The Transformation of Employment Relations in Scandinavia and Germany: Flexicurity Rules OK? – Københavns Universitet

FAOS > Nyheder > The Transformation of ...

31. januar 2011

The Transformation of Employment Relations in Scandinavia and Germany: Flexicurity Rules OK?

Artikel af Søren Kaj Andersen

The paper departs from the varieties of capitalism literature and discuss policy responses towards the crisis as well as more general trends of development in industrial relations systems in Denmark and Germany. Data on Sweden and Norway is included in order to embrace the broader Scandinavian development. We investigate and discuss how and if we should understand Denmark as a hybrid case; a specific blend of the coordinated market economy (CME) as well as the liberal market economy (LME). Further, the question is raised whether Germany truly is the archetypical example of the coordinated market economy? Empirically the paper is focussing on effects of and responses towards the crisis.

As the financial crisis pervaded the economy Denmark experienced one of the steepest increases in unemployment in Europe; exceeded only by hard-hit economies like Ireland, Spain and the Baltic States. Sweden also suffered from a relatively high increase in unemployment while the oil-based Norwegian economy remained rather stable. It can be argued that in a labour market sys-tem like the Danish based on low EPL and consequently high external numerical flexibility, we should expect a relatively high increase in unemployment during early phases of economic down-turns. Likewise, we should expect considerable growth in employment as the economy improves. However, even as neighbouring economies - most notably the German and the Swedish - are re-covering under regimes of more or less sustained growth, Danish companies are still hesitant to increase their workforce. Consequently, Denmark seems to be performing rather poorly.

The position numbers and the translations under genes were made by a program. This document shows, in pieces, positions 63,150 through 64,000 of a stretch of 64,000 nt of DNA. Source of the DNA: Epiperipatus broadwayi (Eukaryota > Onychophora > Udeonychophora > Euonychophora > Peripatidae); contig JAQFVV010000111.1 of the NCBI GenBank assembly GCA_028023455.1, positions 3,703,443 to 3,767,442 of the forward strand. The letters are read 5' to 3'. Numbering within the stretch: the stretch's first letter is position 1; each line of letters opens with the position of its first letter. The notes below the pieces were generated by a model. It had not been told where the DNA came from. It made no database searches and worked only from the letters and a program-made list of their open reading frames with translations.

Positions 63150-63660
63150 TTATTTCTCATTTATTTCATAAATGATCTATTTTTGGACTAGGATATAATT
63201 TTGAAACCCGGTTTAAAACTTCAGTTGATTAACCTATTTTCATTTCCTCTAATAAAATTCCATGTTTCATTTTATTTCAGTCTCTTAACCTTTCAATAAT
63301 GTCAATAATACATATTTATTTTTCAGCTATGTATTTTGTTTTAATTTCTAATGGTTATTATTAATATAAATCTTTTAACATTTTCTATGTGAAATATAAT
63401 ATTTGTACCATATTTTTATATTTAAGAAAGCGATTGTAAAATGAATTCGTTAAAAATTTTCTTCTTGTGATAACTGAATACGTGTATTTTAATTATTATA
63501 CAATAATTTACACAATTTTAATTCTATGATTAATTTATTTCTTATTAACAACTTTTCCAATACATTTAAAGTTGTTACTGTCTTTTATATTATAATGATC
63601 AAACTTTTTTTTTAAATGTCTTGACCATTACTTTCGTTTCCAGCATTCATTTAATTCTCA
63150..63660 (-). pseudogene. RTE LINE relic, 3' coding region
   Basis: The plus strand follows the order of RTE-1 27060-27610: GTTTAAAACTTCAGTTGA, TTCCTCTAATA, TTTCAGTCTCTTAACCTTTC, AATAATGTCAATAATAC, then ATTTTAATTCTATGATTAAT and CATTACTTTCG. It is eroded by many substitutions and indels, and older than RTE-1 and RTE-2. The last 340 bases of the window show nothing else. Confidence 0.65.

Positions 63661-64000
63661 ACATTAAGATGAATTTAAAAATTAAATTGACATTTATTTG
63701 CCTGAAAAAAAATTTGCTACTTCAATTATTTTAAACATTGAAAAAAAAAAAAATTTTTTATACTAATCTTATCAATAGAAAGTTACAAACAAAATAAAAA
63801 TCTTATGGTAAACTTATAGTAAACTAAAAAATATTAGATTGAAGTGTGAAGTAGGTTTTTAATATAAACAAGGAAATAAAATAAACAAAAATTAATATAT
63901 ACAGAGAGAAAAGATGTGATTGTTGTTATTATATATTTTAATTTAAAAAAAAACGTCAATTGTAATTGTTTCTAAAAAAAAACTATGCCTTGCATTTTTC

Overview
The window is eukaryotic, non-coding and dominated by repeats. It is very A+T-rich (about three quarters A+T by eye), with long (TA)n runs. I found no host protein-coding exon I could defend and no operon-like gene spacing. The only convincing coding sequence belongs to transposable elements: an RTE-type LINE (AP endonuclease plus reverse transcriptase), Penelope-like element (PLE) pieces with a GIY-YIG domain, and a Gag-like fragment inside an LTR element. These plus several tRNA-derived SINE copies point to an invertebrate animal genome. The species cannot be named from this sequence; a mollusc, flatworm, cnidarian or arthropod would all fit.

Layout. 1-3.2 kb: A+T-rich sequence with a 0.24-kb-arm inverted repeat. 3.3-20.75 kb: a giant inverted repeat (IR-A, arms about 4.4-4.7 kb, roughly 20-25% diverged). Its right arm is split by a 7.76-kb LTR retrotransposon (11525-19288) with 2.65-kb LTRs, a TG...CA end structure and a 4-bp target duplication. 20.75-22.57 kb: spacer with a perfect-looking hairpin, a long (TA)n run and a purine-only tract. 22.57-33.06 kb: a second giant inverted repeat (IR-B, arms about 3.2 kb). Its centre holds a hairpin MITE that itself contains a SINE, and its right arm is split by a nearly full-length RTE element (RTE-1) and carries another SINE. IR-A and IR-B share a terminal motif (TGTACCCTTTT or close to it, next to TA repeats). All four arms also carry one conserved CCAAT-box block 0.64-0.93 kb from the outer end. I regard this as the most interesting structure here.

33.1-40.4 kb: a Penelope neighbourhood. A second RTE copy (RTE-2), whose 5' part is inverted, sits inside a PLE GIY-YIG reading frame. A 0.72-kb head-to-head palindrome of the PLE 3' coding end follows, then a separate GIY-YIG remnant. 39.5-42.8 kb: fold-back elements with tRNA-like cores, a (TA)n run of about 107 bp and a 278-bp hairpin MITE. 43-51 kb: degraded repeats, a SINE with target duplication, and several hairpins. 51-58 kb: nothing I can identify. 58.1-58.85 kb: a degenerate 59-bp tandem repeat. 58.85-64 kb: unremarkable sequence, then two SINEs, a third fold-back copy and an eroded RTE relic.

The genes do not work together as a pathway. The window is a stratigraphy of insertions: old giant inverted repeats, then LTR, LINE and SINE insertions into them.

In contrast to the Danish labour market the German as the archetypical CME is char-acterized by a high EPL level. Accordingly, the German response to the threat of mass lay-offs as the financial crisis struck the real economy was the extensive use of short-time work schemes. In other words there was a focus on internal numerical flexibility. The number of workers covered by such schemes rose and in mid-2009 around 1.5 million workers. Nevertheless, since then German companies have been able to bring by far the larger part of these workers back to full-time employ-ment while the unemployment rate is moderately decreasing; some are now talking about the ‘Ger-man job-miracle'.

Paper til the International and Comparative IR Section Meeting, "Employment Relations for Economic Recovery and Growth: A Contemporary Assessment of Varieties of Capitalism", LERA, 6. januar 2011, Denver.